Newsletter : 7fax0417.txt
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>JN April 17, 1997, Vol. 5, Number 69
Jewish Prisoners on Passover
Prison Service Commissioner Amos Azani told the Chief Rabbis
that some 1,000 out of 6,500 Jewish prisoners will be allowed to be
home for the Passover seder with their families, and that 66
central seders will be held in Israeli prisons throughout the
country. He also told the Chief Rabbis that the number of
newly-observant Jews among the prisoners is growing, and that 200
of them are presently being held in special wings in four different
Closure on Judea and Samaria Follows Terror Warnings
Warnings of likely terror attacks within Israel brought Defense
Minister Yitzchak Mordechai to declare a complete closure on Judea
and Samaria (but not Gaza). Arab residents are not permitted to
enter Israel except for medical emergencies, nor are Jewish
residents permitted to enter Palestinian-controlled areas. The IDF
has also announced very stringent hitch-hiking regulations for
The U.S. Department of State issued a public announcement for
travelers to Israel, Gaza and the West Bank, quoting a March 21
message from the American Embassy in Tel Aviv and the Consulate
General in Jerusalem concerning travel to Israel, Jerusalem, Gaza
and the West Bank.
According to the message, officials are "taking note of heightened
tension at the present" and reminding U.S. citizens "that the
potential for violence in the area remains high."
The statement says that although U.S. citizens have not
specifically been targeted for attack, Americans have been killed
in past terrorist actions in Israel, the West Bank and Gaza.
In particular, the embassy warns that terrorist attacks have
frequently taken place on Sunday morning and at rush hours, and
that violent attacks have involved passengers on buses and at
bus stops. The embassy says the U.S. government has received no
information of any impending terrorist action.
The statement strongly advises Americans to "avoid large crowds and
political demonstrations, and not remain in an area where
a demonstration or altercation appears to be developing."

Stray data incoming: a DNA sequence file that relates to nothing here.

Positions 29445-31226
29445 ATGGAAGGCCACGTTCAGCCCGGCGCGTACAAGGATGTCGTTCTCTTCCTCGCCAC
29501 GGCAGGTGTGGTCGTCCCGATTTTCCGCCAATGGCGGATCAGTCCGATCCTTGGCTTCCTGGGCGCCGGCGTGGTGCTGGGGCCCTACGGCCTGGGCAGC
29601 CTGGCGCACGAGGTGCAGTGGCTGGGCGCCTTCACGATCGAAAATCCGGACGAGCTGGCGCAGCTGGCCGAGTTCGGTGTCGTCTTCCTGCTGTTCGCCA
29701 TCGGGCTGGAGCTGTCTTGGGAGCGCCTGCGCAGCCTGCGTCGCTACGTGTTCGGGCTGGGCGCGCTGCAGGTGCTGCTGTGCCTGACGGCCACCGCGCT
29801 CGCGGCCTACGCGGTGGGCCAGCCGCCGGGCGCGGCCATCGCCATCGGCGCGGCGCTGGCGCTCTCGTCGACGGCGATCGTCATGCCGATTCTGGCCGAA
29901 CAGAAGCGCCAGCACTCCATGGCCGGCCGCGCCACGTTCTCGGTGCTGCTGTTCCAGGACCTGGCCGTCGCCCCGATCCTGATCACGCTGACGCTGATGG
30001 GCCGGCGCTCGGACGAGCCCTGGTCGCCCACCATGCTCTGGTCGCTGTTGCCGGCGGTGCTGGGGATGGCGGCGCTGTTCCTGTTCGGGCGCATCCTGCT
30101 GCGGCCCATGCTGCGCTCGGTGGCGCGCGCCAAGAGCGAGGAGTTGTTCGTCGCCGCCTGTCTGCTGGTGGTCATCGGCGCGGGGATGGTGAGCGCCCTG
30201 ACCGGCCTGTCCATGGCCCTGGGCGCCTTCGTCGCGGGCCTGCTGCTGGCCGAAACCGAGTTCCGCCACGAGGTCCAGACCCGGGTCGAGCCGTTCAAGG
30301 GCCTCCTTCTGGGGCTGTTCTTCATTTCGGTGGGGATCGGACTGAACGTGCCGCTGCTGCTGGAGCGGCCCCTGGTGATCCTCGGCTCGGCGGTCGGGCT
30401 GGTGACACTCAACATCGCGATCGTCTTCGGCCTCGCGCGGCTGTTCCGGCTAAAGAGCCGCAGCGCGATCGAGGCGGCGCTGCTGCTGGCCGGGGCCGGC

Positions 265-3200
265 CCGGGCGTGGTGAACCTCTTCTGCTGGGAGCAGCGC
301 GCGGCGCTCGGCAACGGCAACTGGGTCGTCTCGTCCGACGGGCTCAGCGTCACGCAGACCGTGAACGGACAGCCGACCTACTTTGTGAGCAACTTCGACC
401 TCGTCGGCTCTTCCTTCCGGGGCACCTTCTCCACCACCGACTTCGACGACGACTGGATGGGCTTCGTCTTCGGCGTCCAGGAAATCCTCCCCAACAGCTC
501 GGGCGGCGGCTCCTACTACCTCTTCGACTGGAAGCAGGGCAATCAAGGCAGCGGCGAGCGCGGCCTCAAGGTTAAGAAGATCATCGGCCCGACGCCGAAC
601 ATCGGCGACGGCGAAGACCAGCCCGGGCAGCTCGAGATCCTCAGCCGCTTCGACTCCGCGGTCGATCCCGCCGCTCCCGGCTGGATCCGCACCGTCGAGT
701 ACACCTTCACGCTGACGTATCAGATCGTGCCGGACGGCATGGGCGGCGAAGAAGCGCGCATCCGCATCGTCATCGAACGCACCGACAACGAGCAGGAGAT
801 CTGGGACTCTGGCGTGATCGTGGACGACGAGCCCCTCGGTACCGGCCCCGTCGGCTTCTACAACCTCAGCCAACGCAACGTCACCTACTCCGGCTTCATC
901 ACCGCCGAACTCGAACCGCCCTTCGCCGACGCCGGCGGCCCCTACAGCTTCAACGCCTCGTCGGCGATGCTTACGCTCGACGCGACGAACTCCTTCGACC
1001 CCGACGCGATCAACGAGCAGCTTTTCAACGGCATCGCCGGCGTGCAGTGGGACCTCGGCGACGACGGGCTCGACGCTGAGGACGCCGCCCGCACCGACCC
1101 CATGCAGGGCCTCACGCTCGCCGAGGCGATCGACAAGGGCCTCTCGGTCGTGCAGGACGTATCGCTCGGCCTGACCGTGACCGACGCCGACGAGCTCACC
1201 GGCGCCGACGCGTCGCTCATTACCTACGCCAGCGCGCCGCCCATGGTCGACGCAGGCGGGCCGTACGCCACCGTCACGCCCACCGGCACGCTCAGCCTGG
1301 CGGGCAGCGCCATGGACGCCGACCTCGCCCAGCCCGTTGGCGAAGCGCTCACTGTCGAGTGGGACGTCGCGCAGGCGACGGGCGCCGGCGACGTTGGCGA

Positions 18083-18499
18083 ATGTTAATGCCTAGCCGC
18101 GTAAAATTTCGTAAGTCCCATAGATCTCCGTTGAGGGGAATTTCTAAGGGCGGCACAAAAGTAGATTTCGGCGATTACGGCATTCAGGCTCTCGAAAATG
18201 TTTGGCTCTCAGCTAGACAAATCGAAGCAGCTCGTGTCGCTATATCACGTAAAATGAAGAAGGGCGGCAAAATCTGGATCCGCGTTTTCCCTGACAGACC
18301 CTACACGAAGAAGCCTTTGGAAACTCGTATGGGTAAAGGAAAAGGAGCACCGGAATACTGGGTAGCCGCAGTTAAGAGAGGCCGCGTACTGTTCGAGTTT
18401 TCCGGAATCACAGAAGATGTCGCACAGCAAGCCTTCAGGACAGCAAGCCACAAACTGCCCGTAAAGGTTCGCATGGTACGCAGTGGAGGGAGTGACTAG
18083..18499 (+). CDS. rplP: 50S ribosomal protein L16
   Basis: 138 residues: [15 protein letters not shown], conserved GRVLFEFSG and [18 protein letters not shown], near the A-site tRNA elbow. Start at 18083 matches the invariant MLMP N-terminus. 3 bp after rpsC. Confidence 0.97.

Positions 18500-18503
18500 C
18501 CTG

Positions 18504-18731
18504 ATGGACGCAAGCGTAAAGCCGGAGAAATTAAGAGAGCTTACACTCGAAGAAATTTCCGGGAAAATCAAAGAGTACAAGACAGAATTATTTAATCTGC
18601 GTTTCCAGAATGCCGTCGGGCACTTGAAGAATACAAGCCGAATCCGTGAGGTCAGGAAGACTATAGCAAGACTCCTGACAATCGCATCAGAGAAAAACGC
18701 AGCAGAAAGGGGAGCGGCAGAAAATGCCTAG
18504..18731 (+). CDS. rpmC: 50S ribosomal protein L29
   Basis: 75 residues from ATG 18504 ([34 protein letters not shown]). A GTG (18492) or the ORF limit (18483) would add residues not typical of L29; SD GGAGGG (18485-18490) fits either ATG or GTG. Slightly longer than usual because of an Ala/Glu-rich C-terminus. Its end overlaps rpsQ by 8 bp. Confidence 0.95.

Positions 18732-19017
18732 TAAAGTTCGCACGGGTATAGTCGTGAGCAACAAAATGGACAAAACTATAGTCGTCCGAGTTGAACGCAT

Tension has been high in the region since March, when Israel began
construction on a controversial housing project for Jews in east
Scandal May Result in Netanyahu's Indictment
By Al Pessin (VOA-Jerusalem)
Israeli police investigators have recommended that the state
prosecutor indict Prime Minister Benjamin Netanyahu on charges of
fraud and breach of trust in a scandal involving the trading of
political favors for leniency in the case of a political ally
accused of corruption. Such a recommendation could be politically
devastating for Netanyahu.
The recommendation, contained in a secret police report, has been
confirmed by the minister of public security, who is in charge of
the police, and by Netanyahu's personal lawyer, who contends the
attorney general and the chief state prosecutor have doubts about
Those two officials have the final say on who to indict, but even
if they do not charge Netanyahu, such a recommendation from the
police could be politically devastating. Several parties could
leave his coalition, forcing new elections. If prosecutors do
indict the prime minister, he would have to suspend himself from
public office for the duration of the trial, which could be several
The public security minister says the police investigators have
also recommended indictments against Justice Minister Tsachi
Hanegbi, the leader of the Shas party, Arieh Deri, and the prime
minister's chief of staff, Avigdor Leiberman. All those allegedly
involved have denied there was any such conspiracy, and the prime
minister has called stories of the affair "nonsense."
The 995-page police report was submitted to prosecutors Tuesday at
the end of a 12-week investigation of allegations that the prime
minister appointed a political ally to be attorney general in
January as part of a conspiracy involving political favors and
abuse of the judicial system. Press reports charge that the man,
Roni Bar-On, was to give Deri lenient treatment in a corruption
trial in exchange for the Shas party's continued support for
Netanyahu's government. The issue before the government at the
time was the partial withdrawal from the West Bank town of Hebron.
Bar-On resigned after one day on the job amid widespread criticism
he was not qualified to be attorney general. Now, the fate of
the Netanyahu government could rest with the man the prime minister
appointed to succeed Bar-On as attorney general, Elyakim
Rubenstein, one of the most widely respected lawyers in Israel.
Uri Zohar to Host TV Show
Rabbi Uri Zohar, a former top Israeli comedian who became
religiously observant some 20 years ago, has signed a contract to
host 13 hour-long weekly talk shows on Israel Television. The
late-evening shows will begin after Lag BaOmer, and will feature
interviews, politics, social issues, as well as comedians and
singers. Zohar will write, direct, and act in skits on the shows.
Israel Television, according to the contract, has the right to
cancel the show after three weeks.
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